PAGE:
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Joseph HAYDN (1732-1809)
Symphonies from the Itter Broadcast Collection
rec. 1952-1960
Mono
CAMEO CLASSICS CC9119 [8 CDS: 535 mins]

If you’re an out-and-out Haydn enthusiast like myself and don’t mind old-school performances, then this 8CD set should fit the bill just fine. This is another release from the Lyrita Recorded Edition’s transfer programme, begun in 2014, of the Richard Itter Archive. From 1952 until 1996 Itter, founder of Lyrita, recorded BBC transmissions using professional state-of-the-art disc and tape recorders. These he meticulously documented to form an archive of Proms, premieres, operas, symphonies and chamber music, which eventually amounted to around 1500 items. His careful storage in a single location ensured the discs survived over 60 years in remarkably good shape. This release focuses on a collection of 24 symphonies by Haydn, including two versions of No. 103, from 11 orchestras and 19 conductors. The recordings date from between 1952 and 1960, and derive from BBC broadcasts of concert and studio performances.
 
What endears me to this collection are the number of less well-known symphonies scattered throughout. Hermann Scherchen’s 1950s Haydn symphony recordings made their debut on CD in 2003 in DG’s Original Masters series. I return to them often, and was pleased that the Itter Collection offered No. 29, not in the DG box. The orchestra is the Royal Philharmonic and the date is 22 September 1952. Scherchen paces the first two movements in a broad and stately manner, with the slow movement, especially, given weight and gravitas. The finale is invigorating and delivered with blazing intensity. Here, the composer teases the listener with irregularities of phrase and meter, and the virtuosic scale passages all add to the excitement and are wonderfully carried off. There’s an uplifting sense of joy and celebration in the first movement of Symphony No. 30 in C ‘Alleluja’ with its quote from the Easter liturgy. The slow movement showcases a delightful flute solo, and the finale is an elegant minuet. Boyd Neel and his orchestra do themselves proud in this traversal from Christmas eve 1952.
 
The conductor Stanley Pope (1901-1995) is a name I’m unfamiliar with. He’d studied with Frank Martin and Paul Kletzcki and Haydn’s music featured prominently in his repertoire. Here he conducts the Symphony No. 28 in A major. Two outer sprightly movements bookend a contemplative slow movement and a lusty minuet. Much better known is Hans Schmidt-Isserstedt, who conducts the BBC Symphony Orchestra in the Symphony No. 64 ‘Tempora mutantur’ in a performance from November 1952. It’s a sunny, fresh-face account which smiles all the way. I’m very taken, too, with his ‘Oxford’ Symphony from February 1956, with the same forces.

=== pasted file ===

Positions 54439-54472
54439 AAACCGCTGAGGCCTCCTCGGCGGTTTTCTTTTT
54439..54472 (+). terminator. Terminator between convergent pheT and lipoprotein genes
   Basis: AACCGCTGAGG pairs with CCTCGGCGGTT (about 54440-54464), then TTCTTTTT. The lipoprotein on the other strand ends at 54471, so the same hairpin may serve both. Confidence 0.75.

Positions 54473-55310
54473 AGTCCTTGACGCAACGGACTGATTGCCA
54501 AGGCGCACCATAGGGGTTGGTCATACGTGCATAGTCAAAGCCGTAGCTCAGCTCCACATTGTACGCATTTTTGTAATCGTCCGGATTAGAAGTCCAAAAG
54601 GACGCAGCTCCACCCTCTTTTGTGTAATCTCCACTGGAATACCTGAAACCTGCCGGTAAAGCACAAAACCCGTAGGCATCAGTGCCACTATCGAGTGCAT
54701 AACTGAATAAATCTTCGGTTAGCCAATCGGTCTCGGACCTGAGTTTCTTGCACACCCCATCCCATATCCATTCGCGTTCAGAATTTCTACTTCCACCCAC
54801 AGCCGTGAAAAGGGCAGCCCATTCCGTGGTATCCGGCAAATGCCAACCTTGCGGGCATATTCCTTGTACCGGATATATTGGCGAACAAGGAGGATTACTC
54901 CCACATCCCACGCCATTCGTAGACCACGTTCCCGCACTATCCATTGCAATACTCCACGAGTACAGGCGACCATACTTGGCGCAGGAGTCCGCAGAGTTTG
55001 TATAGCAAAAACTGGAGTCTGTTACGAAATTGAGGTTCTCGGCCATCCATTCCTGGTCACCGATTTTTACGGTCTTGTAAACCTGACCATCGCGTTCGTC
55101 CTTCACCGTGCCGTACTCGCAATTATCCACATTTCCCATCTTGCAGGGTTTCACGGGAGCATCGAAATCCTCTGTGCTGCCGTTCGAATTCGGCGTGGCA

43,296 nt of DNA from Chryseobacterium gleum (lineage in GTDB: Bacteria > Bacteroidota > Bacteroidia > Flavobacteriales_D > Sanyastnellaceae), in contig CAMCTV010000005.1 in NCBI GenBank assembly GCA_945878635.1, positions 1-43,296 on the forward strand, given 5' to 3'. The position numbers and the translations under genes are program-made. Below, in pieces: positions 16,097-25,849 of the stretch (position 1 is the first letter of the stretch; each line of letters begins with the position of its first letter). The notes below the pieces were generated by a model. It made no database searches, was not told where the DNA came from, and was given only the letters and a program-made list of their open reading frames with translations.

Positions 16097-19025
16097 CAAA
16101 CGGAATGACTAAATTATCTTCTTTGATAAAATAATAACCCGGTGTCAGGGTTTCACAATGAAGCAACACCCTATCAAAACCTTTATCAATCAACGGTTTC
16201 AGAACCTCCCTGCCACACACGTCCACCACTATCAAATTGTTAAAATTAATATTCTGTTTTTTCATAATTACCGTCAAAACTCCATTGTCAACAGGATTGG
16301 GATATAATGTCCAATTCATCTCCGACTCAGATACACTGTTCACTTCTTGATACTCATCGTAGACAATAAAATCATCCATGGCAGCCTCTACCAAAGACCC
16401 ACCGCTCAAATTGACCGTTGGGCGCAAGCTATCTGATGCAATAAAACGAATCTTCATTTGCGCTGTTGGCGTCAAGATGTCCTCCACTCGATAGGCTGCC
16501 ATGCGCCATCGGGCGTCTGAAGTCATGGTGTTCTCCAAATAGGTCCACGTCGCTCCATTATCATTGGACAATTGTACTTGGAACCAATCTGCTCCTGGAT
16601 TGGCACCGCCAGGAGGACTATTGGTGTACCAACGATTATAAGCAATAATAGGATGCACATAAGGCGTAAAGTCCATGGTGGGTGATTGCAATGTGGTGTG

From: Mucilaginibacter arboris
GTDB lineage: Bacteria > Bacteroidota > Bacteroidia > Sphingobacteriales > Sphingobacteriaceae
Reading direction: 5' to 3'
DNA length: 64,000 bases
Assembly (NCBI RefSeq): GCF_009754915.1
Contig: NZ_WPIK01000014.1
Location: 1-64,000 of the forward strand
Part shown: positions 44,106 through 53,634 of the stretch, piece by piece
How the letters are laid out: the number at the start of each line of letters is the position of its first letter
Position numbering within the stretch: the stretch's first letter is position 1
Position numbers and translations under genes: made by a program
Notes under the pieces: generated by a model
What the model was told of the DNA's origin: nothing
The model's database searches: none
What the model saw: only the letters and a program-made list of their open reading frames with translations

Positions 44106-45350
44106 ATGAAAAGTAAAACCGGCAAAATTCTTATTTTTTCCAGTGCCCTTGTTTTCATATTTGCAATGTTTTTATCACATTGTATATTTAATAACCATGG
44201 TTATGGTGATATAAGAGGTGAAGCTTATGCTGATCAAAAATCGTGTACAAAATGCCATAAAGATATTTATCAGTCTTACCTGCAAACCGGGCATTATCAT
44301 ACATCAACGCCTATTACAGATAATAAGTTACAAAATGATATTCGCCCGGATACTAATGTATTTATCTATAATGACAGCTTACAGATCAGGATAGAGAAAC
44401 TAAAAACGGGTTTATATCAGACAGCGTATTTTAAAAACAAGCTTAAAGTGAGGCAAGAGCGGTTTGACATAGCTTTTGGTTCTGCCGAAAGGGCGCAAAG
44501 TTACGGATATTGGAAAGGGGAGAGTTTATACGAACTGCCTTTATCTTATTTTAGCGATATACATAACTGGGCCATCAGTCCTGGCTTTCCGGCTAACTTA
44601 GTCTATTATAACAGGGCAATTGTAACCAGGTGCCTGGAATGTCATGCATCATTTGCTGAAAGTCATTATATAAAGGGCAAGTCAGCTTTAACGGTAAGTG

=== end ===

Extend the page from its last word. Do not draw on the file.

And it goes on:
No. 98 fuses wit and solemnity. The 1956 performance by Geraint Jones and his orchestra is one of the highlights of the set. After the Adagio introduction to the opening movement, the music becomes vigorous and engaging. Jones is superb in the slow movement in the elegant way he contours the long phrases. The string sound is so warm and comforting. The fourth movement is played with lightheartedness and panache. There are two versions of Symphony No. 103, one features the London Mozart Players under Harry Blech (1956), the other is a later performance with Harry Newstone and the Haydn Orchestra (1959). Both are captivating readings and I’m hard pressed to choose between the two. However, the earlier performance is in slightly better sound, with greater depth and presence.
 
I need to say a word about the audio quality. Obviously allowances have to be made regarding the fact that these are live mono recordings from 1950s. I find them perfectly acceptable and the sound is pretty consistent throughout. Many of these conductors didn’t leave us commercial recordings of these works thus, as a whole, these aural documents are of notable historical importance. Rob Barnett has provided some interesting biographical portraits of the conductors in the accompanying booklet.
 
Stephen Greenbank
 
 
Contents
Symphony no.6 in D major, Hob.I:6 'Le matin'
Symphony no.25 in C major, Hob.I:25
Symphony no.28 in A major, Hob.I:28
Symphony no.29 in E major, Hob.I:29
Symphony no.30 in C major, Hob.I:30 'Alleluia'
Symphony no.34 in D minor, Hob.I:34
Symphony no.43 in E flat major, Hob.I:43 'Mercury'
Symphony no.52 in C minor, Hob.I:52
Symphony no.53 in D major, Hob.I:53 'Imperial'
Symphony no.64 in A major, Hob.I:64 'Tempora mutantur'
Symphony no.80 in D minor, Hob.I:80
Symphony no.83 in G minor, Hob.I:83 'The Hen'
Symphony no.85 in B flat major, Hob.I:85 'La Reine'
Symphony no.90 in C major, Hob.I:90
Symphony no.91 in E flat major, Hob.I:91
Symphony no.92 in G major, Hob.I:92 'Oxford'
Symphony no.93 in D major, Hob.I:93
Symphony no.94 in G major, Hob.I:94 'The Surprise'
Symphony no.96 in D major, Hob.I:96 'Miracle'
Symphony no.98 in B flat major, Hob.I:98
Symphony no.100 in G major, Hob.I:100 'Military'
Symphony no.101 in D major, Hob.I:101 'The Clock'
Symphony no.102 in B flat major, Hob.I:102
Symphony no.103 in E flat major, Hob.I:103 'Drumroll'
 
Orchestras
BBC Symphony Orchestra
Boyd Neel Orchestra
Geraint Jones Orchestra
Haydn Orchestra
London Chamber Orchestra
London Mozart Players
London Philharmonic Orchestra
London Symphony Orchestra
Philharmonia Orchestra
Reginald Jacques Orchestra
Royal Philharmonic Orchestra
 
Conductors
Anthony Bernard
Harry Blech
Basil Cameron
Anthony Collins
Walter Goehr
Reginald Jacques
Eugen Jochum
Geraint Jones
Otto Klemperer
Nicolai Malko
Jean Martinon
Louis Boyd Neel
Harry Newstone
Stanley Pope
Hans Rosbaud
Paul Sacher
Hermann Scherchen
Hans Schmidt-Isserstedt
Fritz Stiedry

 

 



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